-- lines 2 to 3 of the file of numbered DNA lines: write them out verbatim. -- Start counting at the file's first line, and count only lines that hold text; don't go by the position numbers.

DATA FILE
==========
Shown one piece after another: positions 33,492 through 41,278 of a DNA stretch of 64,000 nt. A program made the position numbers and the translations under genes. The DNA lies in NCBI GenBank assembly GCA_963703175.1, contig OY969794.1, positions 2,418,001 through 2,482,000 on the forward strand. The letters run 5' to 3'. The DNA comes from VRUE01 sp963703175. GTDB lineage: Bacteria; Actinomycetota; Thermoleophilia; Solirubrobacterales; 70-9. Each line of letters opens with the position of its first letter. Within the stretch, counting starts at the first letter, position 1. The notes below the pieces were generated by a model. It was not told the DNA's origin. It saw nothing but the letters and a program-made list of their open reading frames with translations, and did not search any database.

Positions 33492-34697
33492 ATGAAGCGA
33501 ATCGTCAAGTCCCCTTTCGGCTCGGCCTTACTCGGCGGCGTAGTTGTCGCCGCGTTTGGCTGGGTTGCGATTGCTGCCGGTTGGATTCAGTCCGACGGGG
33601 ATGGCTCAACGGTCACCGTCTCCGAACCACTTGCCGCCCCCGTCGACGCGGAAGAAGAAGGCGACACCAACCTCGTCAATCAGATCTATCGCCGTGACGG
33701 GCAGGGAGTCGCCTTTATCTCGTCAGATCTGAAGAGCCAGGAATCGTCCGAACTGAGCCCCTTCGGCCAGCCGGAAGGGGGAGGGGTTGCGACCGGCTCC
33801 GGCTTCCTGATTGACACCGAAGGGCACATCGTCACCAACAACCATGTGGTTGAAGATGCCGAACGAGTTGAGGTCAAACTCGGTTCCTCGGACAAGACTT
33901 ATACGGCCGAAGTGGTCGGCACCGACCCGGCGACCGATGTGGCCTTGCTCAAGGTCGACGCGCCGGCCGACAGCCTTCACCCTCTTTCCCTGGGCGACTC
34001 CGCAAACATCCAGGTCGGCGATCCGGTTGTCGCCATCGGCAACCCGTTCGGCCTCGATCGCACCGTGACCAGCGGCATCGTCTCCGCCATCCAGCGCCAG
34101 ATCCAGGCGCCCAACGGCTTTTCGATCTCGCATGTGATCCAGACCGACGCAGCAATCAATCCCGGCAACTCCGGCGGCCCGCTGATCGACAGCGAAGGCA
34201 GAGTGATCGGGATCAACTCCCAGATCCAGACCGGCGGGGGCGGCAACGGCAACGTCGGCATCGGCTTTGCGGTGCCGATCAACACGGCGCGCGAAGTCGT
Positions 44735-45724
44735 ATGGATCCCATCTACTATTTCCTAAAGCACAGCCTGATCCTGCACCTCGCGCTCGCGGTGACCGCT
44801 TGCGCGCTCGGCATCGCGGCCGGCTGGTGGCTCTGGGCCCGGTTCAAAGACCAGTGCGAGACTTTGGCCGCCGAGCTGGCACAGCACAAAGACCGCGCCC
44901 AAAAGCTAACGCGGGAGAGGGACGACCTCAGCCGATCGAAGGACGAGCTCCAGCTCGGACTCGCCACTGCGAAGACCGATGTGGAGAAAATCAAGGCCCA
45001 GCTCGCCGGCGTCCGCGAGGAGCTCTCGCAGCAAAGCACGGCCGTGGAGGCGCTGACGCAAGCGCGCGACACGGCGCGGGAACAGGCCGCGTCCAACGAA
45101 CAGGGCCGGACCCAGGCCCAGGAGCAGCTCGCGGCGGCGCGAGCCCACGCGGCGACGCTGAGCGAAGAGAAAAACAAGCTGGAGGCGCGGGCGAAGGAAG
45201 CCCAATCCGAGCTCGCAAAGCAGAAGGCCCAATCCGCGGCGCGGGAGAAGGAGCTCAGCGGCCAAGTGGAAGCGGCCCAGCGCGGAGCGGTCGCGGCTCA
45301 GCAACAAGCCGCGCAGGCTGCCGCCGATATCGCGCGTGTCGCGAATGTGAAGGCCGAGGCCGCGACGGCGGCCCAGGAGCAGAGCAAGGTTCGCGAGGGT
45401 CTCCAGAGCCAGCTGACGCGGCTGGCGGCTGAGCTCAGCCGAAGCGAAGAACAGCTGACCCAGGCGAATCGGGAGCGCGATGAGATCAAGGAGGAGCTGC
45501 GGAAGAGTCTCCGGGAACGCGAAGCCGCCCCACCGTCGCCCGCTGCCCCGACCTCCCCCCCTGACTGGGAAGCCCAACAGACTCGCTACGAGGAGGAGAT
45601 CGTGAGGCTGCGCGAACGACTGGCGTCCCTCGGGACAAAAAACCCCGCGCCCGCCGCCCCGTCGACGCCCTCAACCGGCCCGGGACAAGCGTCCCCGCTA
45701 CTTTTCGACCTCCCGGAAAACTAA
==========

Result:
Positions 33492-34697
33492 ATGAAGCGA